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Every field of research has its horror stories about great ideas that were initially rejected by the research community. In mathematics, Fourier was ridiculed, Galois’ work was rejected, the Dirac delta function was laughed at, and Cantor’s work in set theory was highly controversial. All of these ideas are standard today. A classic case in control engineering is the development of the negative feedback amplifier, a spectacular technological breakthrough recounted in:http://citeseerx.ist.psu.edu/viewdoc/download?doi=10.1.1.32.896&rep=rep1&type=pdf
H.S. Black, “Inventing the negative feedback amplifier,” IEEE Spectrum, vol. 14,
pp. 55-60, Dec. 1977
B. Friedland, “Introduction to ‘Stabilized feed-back amplifiers,’” Proc. IEEE, vol.
87, no. 2, 1999.
Unfortunately, most of the credit went to Nyquist, who expanded on Black’s insights in his stability theory.
... marked the birth of modern mathematical signal analysis, dates back to Joseph Fourier’s (1768–1830) investigations into the properties of heat transfer in the early 1800’s [14]. Fourier conjectured that an arbitrary periodic function, even with discontinuities, could be expressed by an infinite sum of pure harmonic terms. The idea was ridiculed among many great scholars, but a large portion of mathematical analysis in the 19th and 20th centuries was dedicated to making the statements of Fourier precise and the Fourier transformation eventually became a tool of utmost importance in signal analysis, quantum physics and the theory of partial differential equations.http://www.google.com/url?sa=t&rct=j&q=&esrc=s&frm=1&source=web&cd=6&ved=0CEUQFjAF&url=http%3A%2F%2Fwww.researchgate.net%2Fprofile%2FDiederik_Aerts%2Fpublication%2F2195000_Necessity_of_Combining_Mutually_Incompatible_Perspectives_in_the_Construction_of_a_Global_View_Quantum_Probability_and_Signal_Analysis%2Flinks%2F0912f5093f71ec554f000000.pdf&ei=kS7JVLqHFqTlsAT7z4L4CQ&usg=AFQjCNE0RxDrKEc2DghUlAXjI9MCPSXU3A&sig2=2LceDn488yTUuah2Jmd7WA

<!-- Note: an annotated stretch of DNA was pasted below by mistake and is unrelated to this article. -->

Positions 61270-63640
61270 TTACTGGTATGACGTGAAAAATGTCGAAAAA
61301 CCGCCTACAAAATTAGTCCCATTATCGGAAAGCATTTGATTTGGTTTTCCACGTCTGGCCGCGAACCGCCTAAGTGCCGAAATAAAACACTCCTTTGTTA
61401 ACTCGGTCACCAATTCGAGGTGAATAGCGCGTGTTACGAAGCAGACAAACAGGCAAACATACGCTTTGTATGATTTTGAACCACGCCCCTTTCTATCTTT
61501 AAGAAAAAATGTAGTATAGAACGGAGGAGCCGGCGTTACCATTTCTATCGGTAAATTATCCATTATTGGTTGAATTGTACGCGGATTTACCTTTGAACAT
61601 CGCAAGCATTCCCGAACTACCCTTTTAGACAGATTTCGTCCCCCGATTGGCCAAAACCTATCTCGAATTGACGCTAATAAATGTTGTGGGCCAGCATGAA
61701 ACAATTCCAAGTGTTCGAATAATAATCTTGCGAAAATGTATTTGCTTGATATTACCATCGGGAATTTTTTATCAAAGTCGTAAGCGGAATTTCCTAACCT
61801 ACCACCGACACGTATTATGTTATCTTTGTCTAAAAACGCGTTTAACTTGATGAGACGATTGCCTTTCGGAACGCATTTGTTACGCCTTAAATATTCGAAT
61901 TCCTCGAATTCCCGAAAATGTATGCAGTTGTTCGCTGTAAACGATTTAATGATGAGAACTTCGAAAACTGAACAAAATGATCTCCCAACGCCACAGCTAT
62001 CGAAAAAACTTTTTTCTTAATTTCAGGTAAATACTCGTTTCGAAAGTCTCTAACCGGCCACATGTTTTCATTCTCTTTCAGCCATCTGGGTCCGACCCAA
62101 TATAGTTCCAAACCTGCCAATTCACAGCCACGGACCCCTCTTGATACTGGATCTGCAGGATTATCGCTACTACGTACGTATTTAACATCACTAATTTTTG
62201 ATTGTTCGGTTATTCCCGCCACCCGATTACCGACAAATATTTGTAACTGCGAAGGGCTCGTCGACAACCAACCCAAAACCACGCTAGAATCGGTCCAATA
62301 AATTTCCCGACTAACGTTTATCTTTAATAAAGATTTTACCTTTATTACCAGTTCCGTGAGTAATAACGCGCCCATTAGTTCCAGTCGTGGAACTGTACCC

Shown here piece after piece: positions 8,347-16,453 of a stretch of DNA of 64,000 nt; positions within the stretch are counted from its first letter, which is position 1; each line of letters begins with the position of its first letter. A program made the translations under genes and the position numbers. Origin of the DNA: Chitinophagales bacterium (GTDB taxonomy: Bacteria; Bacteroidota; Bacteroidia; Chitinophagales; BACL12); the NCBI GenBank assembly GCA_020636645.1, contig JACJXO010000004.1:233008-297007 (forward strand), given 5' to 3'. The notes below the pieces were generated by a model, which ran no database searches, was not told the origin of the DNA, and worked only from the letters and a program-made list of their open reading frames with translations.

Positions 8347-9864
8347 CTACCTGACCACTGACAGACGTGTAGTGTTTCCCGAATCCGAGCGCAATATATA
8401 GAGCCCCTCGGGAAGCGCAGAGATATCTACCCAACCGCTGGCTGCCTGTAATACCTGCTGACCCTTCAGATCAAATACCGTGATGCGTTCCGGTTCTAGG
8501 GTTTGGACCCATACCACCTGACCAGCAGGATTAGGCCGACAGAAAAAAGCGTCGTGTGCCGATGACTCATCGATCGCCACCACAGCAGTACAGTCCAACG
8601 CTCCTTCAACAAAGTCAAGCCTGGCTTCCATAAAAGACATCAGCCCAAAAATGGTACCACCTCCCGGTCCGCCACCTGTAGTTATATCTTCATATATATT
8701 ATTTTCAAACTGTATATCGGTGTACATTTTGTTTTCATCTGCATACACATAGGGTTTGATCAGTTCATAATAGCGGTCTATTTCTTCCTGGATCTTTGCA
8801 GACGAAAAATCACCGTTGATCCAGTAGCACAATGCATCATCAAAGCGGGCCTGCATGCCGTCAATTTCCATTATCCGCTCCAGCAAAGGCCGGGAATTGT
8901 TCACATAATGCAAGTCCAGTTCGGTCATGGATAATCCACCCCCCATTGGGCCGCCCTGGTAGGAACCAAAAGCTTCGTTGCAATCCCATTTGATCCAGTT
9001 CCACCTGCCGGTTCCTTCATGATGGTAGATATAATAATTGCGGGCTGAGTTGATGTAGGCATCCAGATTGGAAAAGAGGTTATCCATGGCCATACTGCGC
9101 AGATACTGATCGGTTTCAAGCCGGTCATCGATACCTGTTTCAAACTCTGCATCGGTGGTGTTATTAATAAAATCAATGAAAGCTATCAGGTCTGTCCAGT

After the announcement, Katz was appointed as one of the referees to review Wiles' manuscript. In the course of his review, he asked Wiles a series of clarifying questions that led Wiles to recognise that the proof contained a gap.Had the questions been asked differently, perhaps Wiles would not have seen the error, and perhaps once published, other mathematicians would not have seen the error for awhile.
was an attempt to describe a set of axioms and inference rules in symbolic logic from which all mathematical truths could in principle be proven. As such, this ambitious project is of great importance in the history of mathematics and philosophy,[1] being one of the foremost products of the belief that such an undertaking may be achievable. However, in 1931, Gödel's incompleteness theorem proved definitively that PM, and in fact any other attempt, could never achieve this lofty goal; that is, for any set of axioms and inference rules proposed to encapsulate mathematics, either the system must be inconsistent, or there must in fact be some truths of mathematics which could not be deduced from them.Ref: http://en.wikipedia.org/wiki/Principia_Mathematica
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